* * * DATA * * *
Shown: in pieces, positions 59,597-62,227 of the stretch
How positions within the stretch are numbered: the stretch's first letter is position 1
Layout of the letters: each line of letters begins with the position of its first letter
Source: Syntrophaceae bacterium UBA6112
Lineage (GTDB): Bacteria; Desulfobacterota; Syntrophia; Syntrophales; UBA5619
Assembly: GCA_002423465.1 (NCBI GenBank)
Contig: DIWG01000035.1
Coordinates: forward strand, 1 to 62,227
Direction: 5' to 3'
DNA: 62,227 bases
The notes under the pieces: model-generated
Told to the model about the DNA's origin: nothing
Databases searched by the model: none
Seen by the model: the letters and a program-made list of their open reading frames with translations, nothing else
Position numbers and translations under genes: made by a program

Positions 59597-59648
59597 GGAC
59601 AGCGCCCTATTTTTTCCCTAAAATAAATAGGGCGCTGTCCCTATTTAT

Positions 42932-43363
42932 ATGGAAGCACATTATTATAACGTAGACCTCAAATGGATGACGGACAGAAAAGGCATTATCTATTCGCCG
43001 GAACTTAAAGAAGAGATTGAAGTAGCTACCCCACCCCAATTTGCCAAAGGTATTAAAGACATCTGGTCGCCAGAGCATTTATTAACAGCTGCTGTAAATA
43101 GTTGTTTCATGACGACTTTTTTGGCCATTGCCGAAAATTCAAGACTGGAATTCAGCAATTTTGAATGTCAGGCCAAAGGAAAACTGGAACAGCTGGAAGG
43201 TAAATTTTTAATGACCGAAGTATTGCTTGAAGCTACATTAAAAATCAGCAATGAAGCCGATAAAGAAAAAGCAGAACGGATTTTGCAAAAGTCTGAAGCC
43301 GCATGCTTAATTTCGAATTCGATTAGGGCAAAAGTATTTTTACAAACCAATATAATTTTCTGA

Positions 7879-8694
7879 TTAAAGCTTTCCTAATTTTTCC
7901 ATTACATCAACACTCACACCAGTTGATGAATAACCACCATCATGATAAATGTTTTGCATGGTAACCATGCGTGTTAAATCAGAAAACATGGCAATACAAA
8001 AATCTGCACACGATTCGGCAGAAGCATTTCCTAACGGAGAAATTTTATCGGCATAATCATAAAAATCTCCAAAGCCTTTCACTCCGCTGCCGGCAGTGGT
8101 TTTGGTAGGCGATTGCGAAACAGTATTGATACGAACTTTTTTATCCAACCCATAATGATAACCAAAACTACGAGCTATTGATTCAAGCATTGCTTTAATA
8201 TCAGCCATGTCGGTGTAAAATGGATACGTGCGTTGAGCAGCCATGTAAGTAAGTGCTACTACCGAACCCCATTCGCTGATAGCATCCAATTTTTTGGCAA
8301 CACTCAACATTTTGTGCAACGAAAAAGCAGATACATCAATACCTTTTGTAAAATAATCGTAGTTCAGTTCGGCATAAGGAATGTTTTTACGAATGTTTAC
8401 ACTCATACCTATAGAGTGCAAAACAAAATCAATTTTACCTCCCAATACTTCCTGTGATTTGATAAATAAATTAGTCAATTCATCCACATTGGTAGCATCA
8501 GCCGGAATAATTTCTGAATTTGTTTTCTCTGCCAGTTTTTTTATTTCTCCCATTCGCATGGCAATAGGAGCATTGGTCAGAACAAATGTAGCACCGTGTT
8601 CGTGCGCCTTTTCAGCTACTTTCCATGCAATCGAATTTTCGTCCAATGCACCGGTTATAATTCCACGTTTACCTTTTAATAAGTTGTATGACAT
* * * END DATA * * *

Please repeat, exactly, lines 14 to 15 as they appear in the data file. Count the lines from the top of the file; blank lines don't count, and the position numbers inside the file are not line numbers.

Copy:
Seen by the model: the letters and a program-made list of their open reading frames with translations, nothing else
Position numbers and translations under genes: made by a program